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According to the Hindi Heartland article, Rajasthan falls within the "Hindi Belt". How exactly are they related? --Maurice45 (talk) 19:04, 3 February 2009 (UTC)
The state of Rajasthan accepts Hindi as its official language. From the point of view of linguistics, there is a distant relation between Rajasthani language cluster and the "core" Hindi languages- Western Hindi and Eastern Hindi languages in that both the groups belong to the Central zone, and even that is somewhat disputed as some classifications put Rajasthani along with Gujarati into a separate 'Western zone'.Maquahuitltalk! 04:41, 4 February 2009 (UTC)
Actually when india got freedom, a question of national language was raised by nationalists. now india had several regional languages and non of them was understood by all indians. so it was decided to make hindi as the official language. Rajasthani language at that time was considered as the dialect of hindi. Moreover to show that hindi linguistic groups count for more than 40% of indian population, several languages were dubbed as hindi. Unfortunately Rajasthani language has been neglected and no real efforts have been made to promote it or even preserve it. May be in near future we see some changes in attitude of Indian Government. --Onef9day (talk) 10:45, 15 April 2010 (UTC)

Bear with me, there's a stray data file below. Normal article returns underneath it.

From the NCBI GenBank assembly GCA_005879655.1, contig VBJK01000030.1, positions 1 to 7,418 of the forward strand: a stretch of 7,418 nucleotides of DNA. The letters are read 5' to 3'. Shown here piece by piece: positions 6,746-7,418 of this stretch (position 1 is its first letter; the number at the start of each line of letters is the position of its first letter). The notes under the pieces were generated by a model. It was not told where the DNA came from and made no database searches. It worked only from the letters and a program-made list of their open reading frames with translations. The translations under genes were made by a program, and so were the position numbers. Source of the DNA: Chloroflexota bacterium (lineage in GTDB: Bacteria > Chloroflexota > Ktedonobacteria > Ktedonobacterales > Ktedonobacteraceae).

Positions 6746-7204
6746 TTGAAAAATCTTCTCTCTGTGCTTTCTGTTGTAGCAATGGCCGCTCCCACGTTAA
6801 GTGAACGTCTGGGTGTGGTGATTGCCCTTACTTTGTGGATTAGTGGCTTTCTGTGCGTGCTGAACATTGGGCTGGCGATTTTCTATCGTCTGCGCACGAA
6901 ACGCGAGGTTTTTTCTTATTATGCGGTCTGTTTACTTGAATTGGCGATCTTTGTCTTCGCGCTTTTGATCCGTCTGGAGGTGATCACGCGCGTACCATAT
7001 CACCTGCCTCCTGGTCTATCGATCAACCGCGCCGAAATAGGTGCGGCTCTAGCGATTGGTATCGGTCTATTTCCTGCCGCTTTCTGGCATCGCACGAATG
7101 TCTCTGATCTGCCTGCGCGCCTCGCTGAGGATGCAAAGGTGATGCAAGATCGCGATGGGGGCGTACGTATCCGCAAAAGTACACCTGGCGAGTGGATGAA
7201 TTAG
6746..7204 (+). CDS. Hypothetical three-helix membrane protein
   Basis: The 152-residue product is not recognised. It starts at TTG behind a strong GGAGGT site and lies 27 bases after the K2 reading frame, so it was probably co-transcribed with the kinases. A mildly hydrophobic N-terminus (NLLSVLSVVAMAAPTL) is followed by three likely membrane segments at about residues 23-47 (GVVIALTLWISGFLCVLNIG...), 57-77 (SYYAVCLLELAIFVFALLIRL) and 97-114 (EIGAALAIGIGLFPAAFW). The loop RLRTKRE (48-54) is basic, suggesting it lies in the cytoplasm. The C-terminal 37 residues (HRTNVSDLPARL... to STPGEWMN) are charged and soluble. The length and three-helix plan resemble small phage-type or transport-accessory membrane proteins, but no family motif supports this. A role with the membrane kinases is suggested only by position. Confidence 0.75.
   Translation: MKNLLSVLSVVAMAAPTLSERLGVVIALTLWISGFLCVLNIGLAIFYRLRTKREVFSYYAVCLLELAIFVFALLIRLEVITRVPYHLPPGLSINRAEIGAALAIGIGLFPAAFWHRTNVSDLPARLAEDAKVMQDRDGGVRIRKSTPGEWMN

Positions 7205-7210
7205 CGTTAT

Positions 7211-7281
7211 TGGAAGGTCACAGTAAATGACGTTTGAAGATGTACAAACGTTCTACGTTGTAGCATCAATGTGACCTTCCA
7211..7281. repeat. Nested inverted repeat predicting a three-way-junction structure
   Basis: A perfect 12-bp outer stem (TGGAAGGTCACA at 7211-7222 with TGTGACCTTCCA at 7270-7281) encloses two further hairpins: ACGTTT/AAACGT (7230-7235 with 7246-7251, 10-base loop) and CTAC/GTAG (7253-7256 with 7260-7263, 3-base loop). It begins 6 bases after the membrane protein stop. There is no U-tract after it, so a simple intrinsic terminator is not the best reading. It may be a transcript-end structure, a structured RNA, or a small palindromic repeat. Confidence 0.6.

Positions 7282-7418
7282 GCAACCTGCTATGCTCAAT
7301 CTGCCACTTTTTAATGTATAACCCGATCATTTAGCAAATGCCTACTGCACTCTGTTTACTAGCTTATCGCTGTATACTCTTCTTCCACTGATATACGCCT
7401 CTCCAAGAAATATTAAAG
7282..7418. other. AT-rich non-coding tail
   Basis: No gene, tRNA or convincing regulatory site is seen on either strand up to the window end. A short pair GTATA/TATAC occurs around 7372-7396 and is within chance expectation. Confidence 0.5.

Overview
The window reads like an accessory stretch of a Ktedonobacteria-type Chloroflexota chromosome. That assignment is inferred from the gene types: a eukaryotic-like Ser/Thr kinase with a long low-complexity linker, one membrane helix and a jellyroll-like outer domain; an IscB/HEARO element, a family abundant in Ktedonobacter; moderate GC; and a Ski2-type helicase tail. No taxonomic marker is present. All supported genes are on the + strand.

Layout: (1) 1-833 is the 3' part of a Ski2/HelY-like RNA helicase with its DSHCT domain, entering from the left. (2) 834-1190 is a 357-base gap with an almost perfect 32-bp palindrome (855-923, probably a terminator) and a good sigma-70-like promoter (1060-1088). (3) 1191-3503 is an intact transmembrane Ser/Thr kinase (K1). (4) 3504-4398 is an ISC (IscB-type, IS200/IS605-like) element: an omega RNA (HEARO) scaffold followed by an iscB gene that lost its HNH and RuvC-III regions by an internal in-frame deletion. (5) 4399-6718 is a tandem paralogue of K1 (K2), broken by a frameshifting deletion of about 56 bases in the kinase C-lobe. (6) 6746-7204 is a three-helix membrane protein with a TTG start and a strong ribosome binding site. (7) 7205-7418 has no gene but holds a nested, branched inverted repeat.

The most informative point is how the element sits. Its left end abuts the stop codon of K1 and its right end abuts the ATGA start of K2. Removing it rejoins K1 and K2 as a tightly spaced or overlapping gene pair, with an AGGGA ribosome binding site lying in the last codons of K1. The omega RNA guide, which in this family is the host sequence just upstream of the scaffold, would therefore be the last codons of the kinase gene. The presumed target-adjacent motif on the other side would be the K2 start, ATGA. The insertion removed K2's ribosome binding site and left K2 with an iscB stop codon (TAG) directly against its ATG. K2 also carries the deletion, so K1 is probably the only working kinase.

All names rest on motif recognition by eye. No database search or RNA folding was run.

In the article section Rajasthani language#Dialects, a number of dialects have been listed. But in the 2001 census of India, they consider these languages as different. Of course, they may have considerable similarities but I don't think its factually correct to group them into one, unless the government does so. And much of the links used to cite the article are dead, or does not contain anything related to the article. Major rewrite required. — Fιnεmαnn(talk) 23:42, 6 September 2011 (UTC)
I think the issue is that some people self-identify as "Rajasthani" speakers, while others identify with their particularly dialect (Marwari, Bagri, etc.). I suspect the Indian Census is write-in for mother tongue, or at least has a write-in option. In fact, all of these dialects under Hindi by the Indian government, as you can see in the census data (they have 400, 000 for the dialects they consider Hindi, and then they break it down to self-identification with particular "boliyan" or dialects).saɪm duʃanTalk|Contribs 06:11, 23 January 2012 (UTC)